I Am Not Fiscally Conservative – I Am Fiscally Progressive

By Graham Peterson

Given the awkward political labels I have to work with, sure, I tell people I’m “fiscally conservative.”  But that is a senseless phrase, because there is nothing more progressive than the progress that we reap from markets — both technologically and socially.  

That will sound like, well, a real LOL to a lot of people.  For most people, I imagine, technology and markets seem unrelated, except for of course, technology companies.  And social progress and markets probably seem totally antithetical to one another.

But the connection between technology and markets is a bigger issue than Google et al.  If you believe (markets) = (great big companies), you shouldn’t.  So too, if you believe (technology) = (great big companies), you shouldn’t.

The greatest number of firms in society are small and medium sized, and they contribute the largest portion of national income.*  Moreover, these small and medium sized firms produce a growing product by innovating.  To innovate is, in short, to create new recipes for production — whether those recipes be in the way one sweeps the floor, swaps the 8 O’Clock shift, or parallels CPUs in order to solve computationally difficult algorithms.

That’s how we know national income comes from technology (recipes), and how we know markets are so important for delivering increases in technological efficiency.**  So I hope we agree that technology, or “working smarter and not harder,” is a good thing.

You may still think we can get lots of technology without lots of markets, and lots of people in history have thought the same thing.  That’s what Karl Marx hoped for, and his progeny throughout the 20th century.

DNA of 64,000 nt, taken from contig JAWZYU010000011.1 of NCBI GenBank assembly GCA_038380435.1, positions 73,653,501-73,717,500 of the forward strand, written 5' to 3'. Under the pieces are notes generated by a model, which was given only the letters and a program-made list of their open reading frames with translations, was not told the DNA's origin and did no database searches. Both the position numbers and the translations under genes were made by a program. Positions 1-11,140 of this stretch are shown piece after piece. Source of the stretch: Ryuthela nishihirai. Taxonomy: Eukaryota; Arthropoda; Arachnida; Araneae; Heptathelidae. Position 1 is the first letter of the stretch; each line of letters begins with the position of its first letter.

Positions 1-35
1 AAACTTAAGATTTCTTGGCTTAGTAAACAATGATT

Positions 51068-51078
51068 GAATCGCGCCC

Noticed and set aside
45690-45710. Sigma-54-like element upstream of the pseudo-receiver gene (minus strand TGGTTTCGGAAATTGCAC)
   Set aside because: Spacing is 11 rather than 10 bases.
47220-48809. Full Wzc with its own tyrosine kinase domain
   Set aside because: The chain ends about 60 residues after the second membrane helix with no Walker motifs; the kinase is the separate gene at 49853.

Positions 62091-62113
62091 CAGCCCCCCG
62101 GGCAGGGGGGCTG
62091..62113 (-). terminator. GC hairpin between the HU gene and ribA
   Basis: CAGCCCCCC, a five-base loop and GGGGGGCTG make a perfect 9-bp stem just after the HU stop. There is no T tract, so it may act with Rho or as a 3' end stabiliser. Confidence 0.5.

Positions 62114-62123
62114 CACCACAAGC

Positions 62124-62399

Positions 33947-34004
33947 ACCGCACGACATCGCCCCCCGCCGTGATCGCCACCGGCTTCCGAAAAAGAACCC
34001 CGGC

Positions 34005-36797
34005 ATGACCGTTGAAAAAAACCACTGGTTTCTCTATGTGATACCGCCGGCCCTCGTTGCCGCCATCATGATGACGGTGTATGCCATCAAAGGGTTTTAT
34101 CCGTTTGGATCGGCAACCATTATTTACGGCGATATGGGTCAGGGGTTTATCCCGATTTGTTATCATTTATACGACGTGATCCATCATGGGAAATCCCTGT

The major socialist experiments in China and the USSR were, notably, not back-to-the-hut-and-campfire hippie dippie attempts at intentional communities — they were attempts to mimic the technological progress of the West, but to get rid of the supposed corrupting influence of self interest and profit (because politicians are rarely self interested).

But it doesn’t work, because markets themselves are a technology, just like language is a technology, that allows people to communicate their values to one another.  Prices are, literally, words, and if you sew everyone’s mouth shut, you get a lot of breakdowns in coordination.  People cannot know what to set out to make (and make better) for one another, without a sense of what’s on demand in the market.  And people simply cannot talk to one another as well through any other social mechanism than the price system.

That covers technology.  But earlier I said that markets, too, are conducive to social progress.

It is my belief that the technological progress I described above is ineluctably wound up in progressive social ethics.  That’s right — I think economic growth is a product of the same heart-warming social liberalism that creates opportunities and great big hugs for people.

Firms have ways of doing business, or production processes that get carried out largely by routine.  These routines make up social structures that remain relatively stable.  But what is so remarkable about economic growth, is that it requires such social structures to constantly undergo change — it requires social innovation in order to generate what economists call super normal profits.

Hence economic growth, or increasing technology, is not the result of rearranging silicon on a microchip alone.  Economic growth is, inescapably, a product of social change.